Crusoe figures appear in many forms: ship-wrecked astronauts, castaway mariners or survivors of the apocalypse. Their stories are concerned with what it takes to sustain life in involuntary isolation, struggling against various socio-environmental pressures. This dissertation focuses primarily on science and posapocalyptic fiction after the ecological turn.

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Photo: Colourbox.

Project description

Since its publication, Daniel Defoe’s novel Robinson Crusoe (1719) served as a key intertext for a large body of cultural artefacts, and continues to do so today. By reproducing, reimagining and/or subverting key elements and charging them with layers of discourse “each age […] reveals the Robinsonade that best fits its needs” (Fisher 2018, S. 104). Yang has identified an “ecological turn in the contemporary Robinsonade“ (2018, S. iii; cf. Lipski 2022, S. 6). This dissertation concurs with this assessment, and offers further evidence for the significance of environmental concerns within the genre. It is predominantly concerned with how stories of insular isolation relate to a complex hyper-globalized world and the manifold socio-environmental and technological transformations on a planetary scale. The corpus of novels, films and videogames is analysed from an adaptation studies perspective, highlighting the diachronic complex filtration of castaway narratives (cf. Sanders 2015, S. 33) in their socio-cultural environment.

The ecological turn entails an amplification of sustainability discourse and the emphasis of the relationship between castaway(s) and the environment. More precisely, in reconfiguring senses of place the contemporary robinsonade functions as an allegorical model for more complex global entanglements, ultimately extrapolating from a local sense of place to a global sense of planet. In a sense these texts appear to distil evolutionary stable strategies needed to sustain human life. Reading postapocalyptic Crusoe stories as planetary shipwrecks further substantiates notions of environmental extrapolation. In stories of irrevocable isolation, the myth of apocalypse joins together with a foundational myth of Western civilization (cf. Kinane 2017, S. 7) to evoke a questionable sense of endlessness. At the limits of sustainability, fairy-tales of perpetual growth and endless exploitation of natural resources reveal humanity’s collective yearning for immortality (cf. Bergthaller 2017, S. 196–197).

Ultimately, survival appears futile without a chance to flourish. And to do so requires castaways to preserve knowledge for posterity. Yet these stories themselves encode within them a meta-discursive tradition of the robinsonade form (cf. Kinane 2017, S. 217–218) where deserted islands become “fictional site[s] of memory” (Hebel 2010, S. 48–49) and “cultures create a contract between [those cast away], the dead, and the not yet [cast away]” (Assmann 2010, S. 97). In this light, Crusoe stories after the ecological turn speak to salient ecological concerns and provide the space for the complex intergenerational negotiations necessary due to environmental crises on a planetary scale.

Talks and Publications

In July 2022, early findings were presented at the conference “Novel Histories: New Approaches to Eighteenth-Century Fiction” at the Eberhard-Karls-Universität Tübingen. The talk “Robinson Crusoe – but on Mars: Investigating Intertextuality in Andy Weir’s The Martian (2014)” served as the basis for a paper published in the Zeitschrift für Anglistik und Amerikanistik (ZAA).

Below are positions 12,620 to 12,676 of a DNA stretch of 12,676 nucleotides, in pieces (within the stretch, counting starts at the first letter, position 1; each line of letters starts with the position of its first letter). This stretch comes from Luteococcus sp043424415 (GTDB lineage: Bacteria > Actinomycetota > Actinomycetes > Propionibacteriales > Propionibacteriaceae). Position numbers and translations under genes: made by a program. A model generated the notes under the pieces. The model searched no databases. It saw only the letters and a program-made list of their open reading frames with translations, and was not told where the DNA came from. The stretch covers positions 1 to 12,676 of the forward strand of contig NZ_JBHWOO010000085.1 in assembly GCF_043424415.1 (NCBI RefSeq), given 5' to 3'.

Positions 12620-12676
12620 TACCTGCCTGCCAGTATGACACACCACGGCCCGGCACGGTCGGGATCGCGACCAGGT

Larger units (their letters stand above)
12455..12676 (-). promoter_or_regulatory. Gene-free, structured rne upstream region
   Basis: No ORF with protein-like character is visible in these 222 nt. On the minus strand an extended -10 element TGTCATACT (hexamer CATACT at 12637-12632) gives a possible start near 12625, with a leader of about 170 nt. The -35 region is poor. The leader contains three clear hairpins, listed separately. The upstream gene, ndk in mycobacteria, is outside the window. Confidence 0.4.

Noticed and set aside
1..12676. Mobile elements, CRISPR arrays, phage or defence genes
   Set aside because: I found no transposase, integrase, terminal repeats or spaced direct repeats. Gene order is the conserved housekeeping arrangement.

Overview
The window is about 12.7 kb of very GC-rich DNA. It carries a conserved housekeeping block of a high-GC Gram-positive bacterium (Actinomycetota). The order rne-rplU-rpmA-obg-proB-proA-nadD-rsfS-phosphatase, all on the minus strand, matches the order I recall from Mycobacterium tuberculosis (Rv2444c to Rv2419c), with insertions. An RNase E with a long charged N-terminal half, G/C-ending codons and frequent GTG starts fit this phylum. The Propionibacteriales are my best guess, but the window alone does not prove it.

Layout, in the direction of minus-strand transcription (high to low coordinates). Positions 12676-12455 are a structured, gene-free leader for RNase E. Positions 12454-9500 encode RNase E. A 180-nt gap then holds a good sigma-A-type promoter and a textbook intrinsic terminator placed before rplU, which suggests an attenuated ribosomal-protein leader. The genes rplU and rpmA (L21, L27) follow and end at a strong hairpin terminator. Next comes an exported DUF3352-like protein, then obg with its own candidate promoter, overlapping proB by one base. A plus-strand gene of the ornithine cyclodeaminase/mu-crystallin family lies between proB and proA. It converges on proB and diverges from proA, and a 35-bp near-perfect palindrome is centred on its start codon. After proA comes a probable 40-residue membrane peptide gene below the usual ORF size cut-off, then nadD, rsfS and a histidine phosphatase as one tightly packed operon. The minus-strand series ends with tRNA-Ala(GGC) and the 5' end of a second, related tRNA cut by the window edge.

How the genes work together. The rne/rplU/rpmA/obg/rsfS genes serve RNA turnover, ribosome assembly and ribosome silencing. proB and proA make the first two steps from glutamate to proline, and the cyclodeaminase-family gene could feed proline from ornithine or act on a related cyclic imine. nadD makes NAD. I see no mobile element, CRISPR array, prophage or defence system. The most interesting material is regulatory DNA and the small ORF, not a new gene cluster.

At the BritCult Conference 2022, the overall thesis and approach was presented at the postgraduate forum at the University of Salzburg in Austria and received valuable input from distinguished scholars of the field of British Cultural Studies.

In May 2023, the DFG project served as foundation for the talk “Climate Anxiety and Existential Fear in Postapocalyptic Adaptations of Daniel Defoe’s Robinson Crusoe (1719)” at the Anglophonia Conference “Endlessness” hosted by the University of Zagreb, Croatia.


Assmann, A. (2010): Canon and Archive. In: Astrid Erll, Ansgar Nünning und Sara B. Young (Hg.): A Companion to Cultural memory studies. Berlin, New York: Walter de Gruyter (Media and cultural memory edien und kulturelle Erinnerung, 8), S. 97–108.

Bergthaller, Hannes (2017): A modest proposal for a less natural lifestyle: the paradoxes of sustainability and Michel Houellebecq’s The Possibility of an Island. In: Adeline Johns-Putra, John Parham und Louise Squire (Hg.): Literature and sustainability. Concept, text and culture. Manchester: Manchester University Press, S. 195–210.

Fisher, Carl (2018): Innovation and Imitation in the Eighteenth- Century Robinsonade. In: John J. Richetti (Hg.): The Cambridge companion to "Robinson Crusoe". Cambridge: Cambridge University Press (Cambridge companions to literature), S. 99–111.

Hebel, Udo J. (2010): Sites of Memory in U.S.-American Histories and Cultures. In: Astrid Erll, Ansgar Nünning und Sara B. Young (Hg.): A Companion to Cultural memory studies. Berlin, New York: Walter de Gruyter (Media and cultural memory edien und kulturelle Erinnerung, 8), S. 47–60.

Kinane, Ian (2017): Theorising literary islands. The island trope in contemporary Robinsonade narratives. London, New York: Rowman & Littlefield International.

Lipski, Jakub (2022): Studies in the English‐language Robinsonade at the Crusoe tercentenary. In: Literature Compass 19 (9), e12678. DOI: 10.1111/lic3.12678.

Sanders, Julie (2015): Adaptation and appropriation. London: Routledge.

Yang, Tsung-Hua (2018): An ecological turn in the contemporary Robinsonade: Haushofer, Tournier, Ballard, Martel. National Taiwan Normal University: Doctoral Dissertation. Department of English.